Odd, isn’t it, what you end up reading when you’re sick. As I started to get better, I found myself reading a history of Hampstead, mainly because I didn’t have to move off the poorly-sofa to pick up the book. I discovered that the North-South divide of London is nothing new.

Mention the name Maryon Wilson to someone from Charlton and they’ll probably smile as they think of a nice piece of open parkland, available to all to wander and play. Say the same name to anyone from Hampstead and a dastardly villain of the twirling moustache variety pops into their head…

Actually, once I started reading further about London’s first great preservationist war, I began to realise that the good burghers of Charlton didn’t have much to thank the Maryon Wilsons for either, until well after the sandpits there had been exhausted and the family had no further need for the land they so generously gave to the people.

They inherited Charlton House in 1767 through the Maryon side – and the fact that they chose South East London over their other giant chunk of land – er, Hampstead – is somehow satisfying – inexplicably so, of course, given their less than charming nature. They owned all of Hanging Wood (some of which is now Maryon and Maryon Wilson Parks) and much of the surrounding land; what they didn’t own they took anyway.

The family, headed by the darkest individual of them all, the eighth baronet Sir Thomas Maryon Wilson (boo, hiss) enclosed the ancient village green in front of their gaff and called it their front garden. The centuries-old Horn Fair was booted out to a field near Fairfield Grove until they finally got rid of it altogether in 1874.

But if the fairgoers of Charlton thought themselves hard done-by, the Hampstead people were spitting tacks. Hampstead Heath, just part of the enormous North London estate he owned as absentee Lord of the Manor, was, in Thomas Maryon Wilson’s avaricious eyes, just another bit of land upon which he could build a whole slew of new housing.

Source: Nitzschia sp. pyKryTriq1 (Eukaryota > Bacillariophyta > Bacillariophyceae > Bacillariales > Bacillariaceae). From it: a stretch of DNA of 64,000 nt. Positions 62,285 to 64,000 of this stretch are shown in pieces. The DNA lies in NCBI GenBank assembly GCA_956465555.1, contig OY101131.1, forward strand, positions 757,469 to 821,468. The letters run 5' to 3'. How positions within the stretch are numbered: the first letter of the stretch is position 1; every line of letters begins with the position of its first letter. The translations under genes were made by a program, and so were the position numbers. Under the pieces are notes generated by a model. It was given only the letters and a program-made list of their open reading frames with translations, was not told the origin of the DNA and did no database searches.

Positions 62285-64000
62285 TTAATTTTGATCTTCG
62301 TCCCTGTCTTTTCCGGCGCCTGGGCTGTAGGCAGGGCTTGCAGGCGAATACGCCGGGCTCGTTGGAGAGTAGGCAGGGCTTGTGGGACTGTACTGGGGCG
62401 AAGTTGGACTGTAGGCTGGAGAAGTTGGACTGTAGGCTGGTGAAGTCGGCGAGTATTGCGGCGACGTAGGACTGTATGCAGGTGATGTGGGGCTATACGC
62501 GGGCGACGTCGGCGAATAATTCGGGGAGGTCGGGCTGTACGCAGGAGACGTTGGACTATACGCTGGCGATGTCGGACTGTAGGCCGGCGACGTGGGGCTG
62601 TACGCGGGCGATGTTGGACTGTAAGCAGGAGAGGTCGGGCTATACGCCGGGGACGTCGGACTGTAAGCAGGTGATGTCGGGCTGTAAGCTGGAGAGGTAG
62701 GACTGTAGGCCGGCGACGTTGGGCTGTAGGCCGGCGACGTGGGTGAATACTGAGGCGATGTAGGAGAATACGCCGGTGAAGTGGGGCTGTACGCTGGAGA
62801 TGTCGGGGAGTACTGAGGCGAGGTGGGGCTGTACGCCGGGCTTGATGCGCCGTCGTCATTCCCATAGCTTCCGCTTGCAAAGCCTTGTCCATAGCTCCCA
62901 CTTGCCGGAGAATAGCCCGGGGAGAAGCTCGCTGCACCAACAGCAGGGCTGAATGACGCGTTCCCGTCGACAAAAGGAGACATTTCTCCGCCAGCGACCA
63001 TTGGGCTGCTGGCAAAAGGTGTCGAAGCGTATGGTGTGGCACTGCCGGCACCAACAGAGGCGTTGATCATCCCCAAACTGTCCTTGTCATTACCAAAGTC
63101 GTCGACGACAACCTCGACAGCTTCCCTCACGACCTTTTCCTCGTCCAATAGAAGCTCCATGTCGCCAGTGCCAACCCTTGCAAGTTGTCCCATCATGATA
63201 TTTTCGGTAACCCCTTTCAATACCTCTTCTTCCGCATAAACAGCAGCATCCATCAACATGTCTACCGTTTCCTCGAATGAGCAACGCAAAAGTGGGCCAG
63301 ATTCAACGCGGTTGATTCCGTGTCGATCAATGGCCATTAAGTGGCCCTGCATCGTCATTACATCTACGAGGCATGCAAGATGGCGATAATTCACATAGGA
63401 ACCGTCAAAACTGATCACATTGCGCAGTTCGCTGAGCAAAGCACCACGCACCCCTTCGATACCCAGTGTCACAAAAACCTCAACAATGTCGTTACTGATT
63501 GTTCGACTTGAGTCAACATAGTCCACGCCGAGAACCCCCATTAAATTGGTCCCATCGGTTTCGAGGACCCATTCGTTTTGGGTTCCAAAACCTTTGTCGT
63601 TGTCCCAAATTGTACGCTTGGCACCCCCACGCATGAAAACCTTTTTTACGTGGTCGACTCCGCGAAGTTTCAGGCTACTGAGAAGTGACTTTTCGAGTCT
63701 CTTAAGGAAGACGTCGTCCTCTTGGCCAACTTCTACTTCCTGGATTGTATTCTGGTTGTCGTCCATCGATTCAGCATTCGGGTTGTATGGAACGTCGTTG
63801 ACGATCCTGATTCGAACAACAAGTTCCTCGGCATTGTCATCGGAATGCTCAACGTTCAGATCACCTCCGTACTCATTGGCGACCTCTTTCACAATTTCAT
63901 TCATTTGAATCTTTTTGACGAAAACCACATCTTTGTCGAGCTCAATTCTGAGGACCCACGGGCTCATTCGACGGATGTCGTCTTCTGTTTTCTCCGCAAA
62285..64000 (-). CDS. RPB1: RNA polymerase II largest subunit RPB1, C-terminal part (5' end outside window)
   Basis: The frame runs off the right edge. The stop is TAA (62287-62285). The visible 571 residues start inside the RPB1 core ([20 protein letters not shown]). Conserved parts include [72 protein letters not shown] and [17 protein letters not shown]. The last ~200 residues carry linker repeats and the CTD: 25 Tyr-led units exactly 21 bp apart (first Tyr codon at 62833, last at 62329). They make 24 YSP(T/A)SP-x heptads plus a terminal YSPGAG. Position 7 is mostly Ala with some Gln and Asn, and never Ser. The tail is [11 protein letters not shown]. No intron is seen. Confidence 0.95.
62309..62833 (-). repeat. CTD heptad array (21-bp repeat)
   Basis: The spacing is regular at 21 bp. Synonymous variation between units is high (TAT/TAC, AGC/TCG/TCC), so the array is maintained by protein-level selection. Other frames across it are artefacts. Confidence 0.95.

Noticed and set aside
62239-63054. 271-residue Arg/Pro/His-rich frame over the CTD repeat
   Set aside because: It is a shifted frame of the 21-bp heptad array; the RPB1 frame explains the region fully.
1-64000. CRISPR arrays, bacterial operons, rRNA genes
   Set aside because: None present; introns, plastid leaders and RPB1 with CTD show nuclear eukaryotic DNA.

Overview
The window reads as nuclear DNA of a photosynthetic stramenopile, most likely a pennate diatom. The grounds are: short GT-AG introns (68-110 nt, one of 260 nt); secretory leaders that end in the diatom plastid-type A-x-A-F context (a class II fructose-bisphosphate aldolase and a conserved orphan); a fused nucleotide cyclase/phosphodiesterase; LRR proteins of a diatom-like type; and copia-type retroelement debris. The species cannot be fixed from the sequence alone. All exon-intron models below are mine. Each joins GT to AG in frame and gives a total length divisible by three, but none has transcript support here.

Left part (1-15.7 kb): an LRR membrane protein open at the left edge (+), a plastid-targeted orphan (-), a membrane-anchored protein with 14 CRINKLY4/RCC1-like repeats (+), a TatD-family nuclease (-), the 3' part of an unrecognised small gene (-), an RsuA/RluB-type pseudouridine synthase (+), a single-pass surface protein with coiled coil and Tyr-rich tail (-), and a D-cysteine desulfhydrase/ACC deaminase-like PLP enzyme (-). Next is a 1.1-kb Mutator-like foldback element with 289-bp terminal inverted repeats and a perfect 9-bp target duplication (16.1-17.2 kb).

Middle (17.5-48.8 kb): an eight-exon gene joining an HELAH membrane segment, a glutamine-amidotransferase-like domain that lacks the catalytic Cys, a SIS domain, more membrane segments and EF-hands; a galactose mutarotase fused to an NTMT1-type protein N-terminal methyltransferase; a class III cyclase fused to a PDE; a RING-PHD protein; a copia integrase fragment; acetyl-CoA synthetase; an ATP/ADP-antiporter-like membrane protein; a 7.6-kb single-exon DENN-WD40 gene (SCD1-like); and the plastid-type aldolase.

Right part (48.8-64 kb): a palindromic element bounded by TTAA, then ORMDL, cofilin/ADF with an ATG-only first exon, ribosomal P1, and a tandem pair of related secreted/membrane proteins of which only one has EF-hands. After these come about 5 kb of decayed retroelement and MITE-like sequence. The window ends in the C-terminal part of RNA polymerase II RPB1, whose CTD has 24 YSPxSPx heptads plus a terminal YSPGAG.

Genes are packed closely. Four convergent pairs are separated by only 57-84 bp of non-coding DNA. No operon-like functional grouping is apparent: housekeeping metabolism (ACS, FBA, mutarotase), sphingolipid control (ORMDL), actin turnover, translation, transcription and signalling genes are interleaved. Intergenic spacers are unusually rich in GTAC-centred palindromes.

All he needed to do was get himself an Act of Parliament – a mere formality at the time – landowners everywhere were getting Acts granted willy-nilly in the early to mid 19thC.

Where Maryon Wilson went wrong though, was in not doing his homework and working out that several MPs lived within spitting distance of the Heath. They might not have cared about the grazing rights of the peasants but they certainly didn’t want a sink estate on their doorstep. The Heath Protection Committee was formed, and over the years, every single one of Maryon Wilson’s applications was rejected.

The eighth baronet wasn’t going to take that lying down. He decided to go underground (pretty much literally) and use guerilla tactics. He started digging, and selling off ‘Heath Sand’ to anyone who would buy, deliberately undermining its beauty (though now they’ve healed over, the pits make rather pretty ‘dells.’) He tore up all the native gorse bushes and planted ornamental trees ready to line, eventually, his streets of houses (ever wondered where ‘Willow Tree Road’ comes from..?)

A protest meeting was held in 1856, one of the fiercest, apparently, ever. I keep reading that the curses hurled at Maryon Wilson were ‘bloodcurdling’ at the meeting but I can’t find any examples, which is a shame. I’d have enjoyed them hugely. I daresay the words ‘bounder’ and ‘cad’ were two of them but maybe you folks can supply me with some more splendid Victorian insults to savour.

I guess the lesson learned is never to try to take posh people on their own ground. Maryon Wilson perpetually failed in his applications and in 1870, when he died, his son gave in and sold the heath to the Metropolitan Board of works – at full face value, of course.

Of course the board was too mean to rectify the damage done to the heath, their only concession to regeneration was to give the groundsmen gorse seed to scatter as they walked around. The willows are rather loved these days.

His brother, Sir John Maryon Wilson, btw, didn’t have to rely on Acts of Parliament to build on his bit of the estate, which is why Finchley Road looks like it does today.

But back to Charlton.